Looking at abductive reasoning, the “surprise” element is generally a big part of it. So, how does the NERVOUS system handle surprise? It doesn’t like surprise. While listening to music, the auditory system continually attempts to predict the next musical note. I always wondered why I would be annoyed when a piece of music would play the “wrong notes” (when it wasn’t a piece of music I composed but someone else’s:) It’s because I _was_ composing it as it went along, and *I* would have played a _different_ set of notes than they did. The surprise mechanism is a part of that. Now I know. “For example, when we are listening to a string of sounds that appears to be unpredictable, such as a Charlie Parker-esque saxophone solo, our brain will still try to predict what the next note will be (Figure 1A).” {abductive reasoning is considered part of the ‘eureka’ of scientific hypothesis generating and also discovery)

Looking at abductive reasoning, the “surprise” element is generally a big part of it. So, how does the NERVOUS system handle surprise?
 
It doesn’t like surprise. While listening to music, the auditory system continually attempts to predict the next musical note.
 
I always wondered why I would be annoyed when a piece of music would play the “wrong notes” (when it wasn’t a piece of music I composed but someone else’s:)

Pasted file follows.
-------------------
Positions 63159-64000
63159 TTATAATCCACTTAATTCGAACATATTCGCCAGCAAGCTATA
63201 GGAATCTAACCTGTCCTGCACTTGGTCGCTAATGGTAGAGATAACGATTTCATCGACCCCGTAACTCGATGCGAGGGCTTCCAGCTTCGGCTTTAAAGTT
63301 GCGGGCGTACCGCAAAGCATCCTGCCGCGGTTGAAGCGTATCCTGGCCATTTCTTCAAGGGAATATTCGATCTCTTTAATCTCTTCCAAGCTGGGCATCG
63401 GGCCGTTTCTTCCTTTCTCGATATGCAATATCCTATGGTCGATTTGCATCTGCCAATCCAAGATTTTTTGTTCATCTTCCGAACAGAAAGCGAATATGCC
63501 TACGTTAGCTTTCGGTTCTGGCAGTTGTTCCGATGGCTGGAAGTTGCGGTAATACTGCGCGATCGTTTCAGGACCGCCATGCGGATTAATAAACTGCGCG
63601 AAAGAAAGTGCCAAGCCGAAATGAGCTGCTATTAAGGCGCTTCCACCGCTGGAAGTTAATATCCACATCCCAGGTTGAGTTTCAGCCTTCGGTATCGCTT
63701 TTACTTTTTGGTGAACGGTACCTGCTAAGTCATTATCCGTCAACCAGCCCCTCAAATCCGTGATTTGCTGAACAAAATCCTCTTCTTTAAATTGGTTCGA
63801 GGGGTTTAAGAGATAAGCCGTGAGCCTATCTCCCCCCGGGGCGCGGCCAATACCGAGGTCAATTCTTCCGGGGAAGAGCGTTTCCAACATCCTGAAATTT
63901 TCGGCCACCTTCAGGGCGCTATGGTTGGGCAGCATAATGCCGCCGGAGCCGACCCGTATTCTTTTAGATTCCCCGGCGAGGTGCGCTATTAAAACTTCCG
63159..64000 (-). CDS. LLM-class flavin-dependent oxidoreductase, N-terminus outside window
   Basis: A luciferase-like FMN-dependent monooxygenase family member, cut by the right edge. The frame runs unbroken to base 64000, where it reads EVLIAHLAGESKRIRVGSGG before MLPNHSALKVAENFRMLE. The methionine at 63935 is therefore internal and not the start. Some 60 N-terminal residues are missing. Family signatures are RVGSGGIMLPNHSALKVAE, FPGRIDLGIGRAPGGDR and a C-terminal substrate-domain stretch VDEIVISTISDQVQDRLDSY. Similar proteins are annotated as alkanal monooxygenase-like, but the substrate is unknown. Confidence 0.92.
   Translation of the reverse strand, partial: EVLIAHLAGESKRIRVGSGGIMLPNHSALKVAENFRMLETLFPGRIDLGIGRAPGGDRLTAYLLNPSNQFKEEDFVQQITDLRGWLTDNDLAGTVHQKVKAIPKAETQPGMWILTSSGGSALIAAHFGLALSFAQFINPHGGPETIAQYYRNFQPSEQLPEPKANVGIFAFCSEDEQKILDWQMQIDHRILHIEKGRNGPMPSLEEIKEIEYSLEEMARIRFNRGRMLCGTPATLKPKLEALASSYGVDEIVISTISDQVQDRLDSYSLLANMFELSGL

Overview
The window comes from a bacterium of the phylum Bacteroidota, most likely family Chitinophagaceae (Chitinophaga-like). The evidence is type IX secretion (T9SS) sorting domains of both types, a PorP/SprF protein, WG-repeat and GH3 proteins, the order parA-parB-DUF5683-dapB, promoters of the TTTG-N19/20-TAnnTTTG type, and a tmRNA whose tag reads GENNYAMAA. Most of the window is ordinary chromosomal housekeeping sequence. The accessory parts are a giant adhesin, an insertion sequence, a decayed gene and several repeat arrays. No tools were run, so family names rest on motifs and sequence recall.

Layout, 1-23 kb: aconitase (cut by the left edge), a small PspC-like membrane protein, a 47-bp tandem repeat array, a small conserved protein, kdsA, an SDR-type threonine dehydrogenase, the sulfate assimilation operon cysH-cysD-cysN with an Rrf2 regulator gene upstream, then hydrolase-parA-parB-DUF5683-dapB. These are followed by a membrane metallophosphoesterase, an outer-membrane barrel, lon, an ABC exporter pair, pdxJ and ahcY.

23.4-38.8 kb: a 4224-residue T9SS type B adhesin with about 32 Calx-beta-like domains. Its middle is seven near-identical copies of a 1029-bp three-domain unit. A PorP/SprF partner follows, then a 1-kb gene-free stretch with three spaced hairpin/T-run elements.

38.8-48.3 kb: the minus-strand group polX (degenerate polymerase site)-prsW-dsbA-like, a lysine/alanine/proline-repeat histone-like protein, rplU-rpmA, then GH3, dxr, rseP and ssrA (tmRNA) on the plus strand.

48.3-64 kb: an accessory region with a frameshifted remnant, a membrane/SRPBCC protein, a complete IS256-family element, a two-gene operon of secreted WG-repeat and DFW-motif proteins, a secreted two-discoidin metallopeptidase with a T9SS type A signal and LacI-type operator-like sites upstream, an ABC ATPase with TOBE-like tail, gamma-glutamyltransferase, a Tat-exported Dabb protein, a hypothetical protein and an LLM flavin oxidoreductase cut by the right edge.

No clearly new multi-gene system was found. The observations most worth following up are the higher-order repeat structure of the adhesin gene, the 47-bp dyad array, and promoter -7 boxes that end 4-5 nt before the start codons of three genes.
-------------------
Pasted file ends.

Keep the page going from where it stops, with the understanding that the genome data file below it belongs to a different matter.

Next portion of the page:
It’s because I _was_ composing it as it went along, and *I* would have played a _different_ set of notes than they did.
 
The surprise mechanism is a part of that. Now I know.
 
“For example, when we are listening to a string of sounds that
appears to be unpredictable, such as a Charlie Parker-esque saxophone solo, our brain will still try to predict what the next note will be (Figure 1A).”
 
{abductive reasoning is considered part of the ‘eureka’ of scientific hypothesis generating and also discovery)
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“Surprises actually cause humans to physically freeze for 1/25th of a second. Then they  usually trigger something in the brain that Luna calls “find” — a moment that causes humans to generate extreme curiosity in an attempt to figure out what is happening.”
 
1/25th of a second = 40ms:
that’s within the range I’d been looking at (under 50ms). Makes sense that “freeze” comes before “freeze/fight/flight”.
 
https://www.pri.org/stories/2015-04-02/heres-what-happens-after-surprise
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